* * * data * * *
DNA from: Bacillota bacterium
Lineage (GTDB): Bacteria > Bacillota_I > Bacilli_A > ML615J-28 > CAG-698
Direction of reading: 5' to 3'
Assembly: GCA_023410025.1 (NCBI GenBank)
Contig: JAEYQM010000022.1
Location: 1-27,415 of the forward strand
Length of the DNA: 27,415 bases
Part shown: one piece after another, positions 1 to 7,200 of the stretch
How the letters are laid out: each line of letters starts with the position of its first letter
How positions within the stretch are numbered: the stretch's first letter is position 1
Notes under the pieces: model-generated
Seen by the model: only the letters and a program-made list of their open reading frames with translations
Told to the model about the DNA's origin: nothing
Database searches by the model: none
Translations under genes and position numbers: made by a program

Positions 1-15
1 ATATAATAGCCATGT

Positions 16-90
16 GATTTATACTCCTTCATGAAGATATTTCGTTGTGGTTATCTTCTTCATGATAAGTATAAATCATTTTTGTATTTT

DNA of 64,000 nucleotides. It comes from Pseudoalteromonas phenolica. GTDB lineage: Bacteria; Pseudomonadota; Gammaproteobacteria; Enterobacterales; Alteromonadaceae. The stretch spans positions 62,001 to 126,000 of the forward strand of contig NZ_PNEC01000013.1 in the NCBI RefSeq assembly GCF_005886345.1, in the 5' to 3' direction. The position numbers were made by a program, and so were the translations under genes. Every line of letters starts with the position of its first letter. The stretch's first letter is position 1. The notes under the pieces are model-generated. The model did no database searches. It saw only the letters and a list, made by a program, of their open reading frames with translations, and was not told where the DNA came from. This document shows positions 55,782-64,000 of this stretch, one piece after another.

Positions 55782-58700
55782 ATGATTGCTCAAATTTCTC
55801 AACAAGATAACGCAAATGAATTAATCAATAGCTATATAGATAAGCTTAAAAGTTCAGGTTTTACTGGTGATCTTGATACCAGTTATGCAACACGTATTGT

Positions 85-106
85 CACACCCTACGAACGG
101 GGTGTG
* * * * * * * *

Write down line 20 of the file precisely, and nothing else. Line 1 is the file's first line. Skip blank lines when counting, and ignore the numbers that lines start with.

DNA of 64,000 nucleotides. It comes from Pseudoalteromonas phenolica. GTDB lineage: Bacteria; Pseudomonadota; Gammaproteobacteria; Enterobacterales; Alteromonadaceae. The stretch spans positions 62,001 to 126,000 of the forward strand of contig NZ_PNEC01000013.1 in the NCBI RefSeq assembly GCF_005886345.1, in the 5' to 3' direction. The position numbers were made by a program, and so were the translations under genes. Every line of letters starts with the position of its first letter. The stretch's first letter is position 1. The notes under the pieces are model-generated. The model did no database searches. It saw only the letters and a list, made by a program, of their open reading frames with translations, and was not told where the DNA came from. This document shows positions 55,782-64,000 of this stretch, one piece after another.